Chinese government policy has forced the country’s Muslims to exist in isolation from Muslims around the world, according to a report by the BBC. The lack of religious freedom clearly limits the ways Chinese Muslims are able to practice their faith, but the enforced isolation has an unexpected benefit, especially for women believers: “Beijing’s tight control over religious practice means Chinese Muslims have been isolated from trends sweeping through the rest of the Islamic world. According to Dr Khaled Abou el Fadl from the University of California in Los Angeles, that means that ancient traditions like female jurists – which have been stamped out elsewhere – have been able to continue in China. ‘The Wahhabi and Salafis have not been able to penetrate areas like China and establish their puritanical creed there,’ said Dr Khaled Abou el Fadl. ”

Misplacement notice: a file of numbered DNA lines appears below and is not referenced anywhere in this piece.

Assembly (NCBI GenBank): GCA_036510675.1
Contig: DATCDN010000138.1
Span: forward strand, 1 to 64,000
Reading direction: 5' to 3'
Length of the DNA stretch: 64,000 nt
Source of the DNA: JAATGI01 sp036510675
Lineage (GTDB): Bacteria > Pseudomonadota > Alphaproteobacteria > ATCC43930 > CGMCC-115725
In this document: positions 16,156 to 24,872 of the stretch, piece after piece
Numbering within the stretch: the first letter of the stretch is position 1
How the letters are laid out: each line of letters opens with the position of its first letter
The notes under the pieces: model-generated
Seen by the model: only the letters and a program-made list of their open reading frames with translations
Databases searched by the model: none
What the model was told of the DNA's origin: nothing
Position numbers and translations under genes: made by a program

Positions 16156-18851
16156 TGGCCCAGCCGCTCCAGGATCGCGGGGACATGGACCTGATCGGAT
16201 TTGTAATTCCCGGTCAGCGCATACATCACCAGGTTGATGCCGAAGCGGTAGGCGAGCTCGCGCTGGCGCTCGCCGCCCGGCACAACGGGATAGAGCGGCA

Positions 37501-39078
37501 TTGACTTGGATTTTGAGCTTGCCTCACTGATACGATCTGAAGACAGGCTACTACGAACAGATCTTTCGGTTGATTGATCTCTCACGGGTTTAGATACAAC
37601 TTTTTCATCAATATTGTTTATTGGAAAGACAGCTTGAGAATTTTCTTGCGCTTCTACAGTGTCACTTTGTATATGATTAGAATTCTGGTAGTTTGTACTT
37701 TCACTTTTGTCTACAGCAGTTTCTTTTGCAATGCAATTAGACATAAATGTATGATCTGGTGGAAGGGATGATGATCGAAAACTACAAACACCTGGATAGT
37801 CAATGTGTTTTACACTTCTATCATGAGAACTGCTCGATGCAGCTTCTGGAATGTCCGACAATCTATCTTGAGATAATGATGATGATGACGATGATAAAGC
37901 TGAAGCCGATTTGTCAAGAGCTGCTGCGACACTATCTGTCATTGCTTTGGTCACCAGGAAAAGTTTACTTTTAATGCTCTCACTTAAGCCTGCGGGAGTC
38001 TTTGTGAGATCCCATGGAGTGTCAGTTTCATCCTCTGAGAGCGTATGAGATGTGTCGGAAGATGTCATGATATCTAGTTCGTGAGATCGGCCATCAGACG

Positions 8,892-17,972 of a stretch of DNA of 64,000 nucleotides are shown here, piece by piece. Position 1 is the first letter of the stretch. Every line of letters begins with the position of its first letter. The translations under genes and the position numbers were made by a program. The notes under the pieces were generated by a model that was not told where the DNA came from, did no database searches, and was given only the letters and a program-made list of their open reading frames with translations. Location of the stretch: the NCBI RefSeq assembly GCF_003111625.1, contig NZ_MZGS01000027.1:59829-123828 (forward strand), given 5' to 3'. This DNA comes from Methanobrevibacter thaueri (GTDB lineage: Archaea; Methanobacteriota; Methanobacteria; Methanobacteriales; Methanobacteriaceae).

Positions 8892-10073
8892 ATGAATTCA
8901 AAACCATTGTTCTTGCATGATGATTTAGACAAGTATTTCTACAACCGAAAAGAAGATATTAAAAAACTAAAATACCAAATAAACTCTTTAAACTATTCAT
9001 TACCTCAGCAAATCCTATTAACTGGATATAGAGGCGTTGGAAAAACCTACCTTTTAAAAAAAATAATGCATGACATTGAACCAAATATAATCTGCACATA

Meanwhile, an article in the South China Morning Post argues the opposite point, that the Muslim Hui minority in China is increasingly influenced by their fellow believers around the world: “Globalization has hit the Huis like a whirlwind, and daily access to Arabic TV network Al-Jazeera and frequent travel to the Middle East mean they are now more aware of their status as members of a global community of believers. ” Registration is required to read the whole story.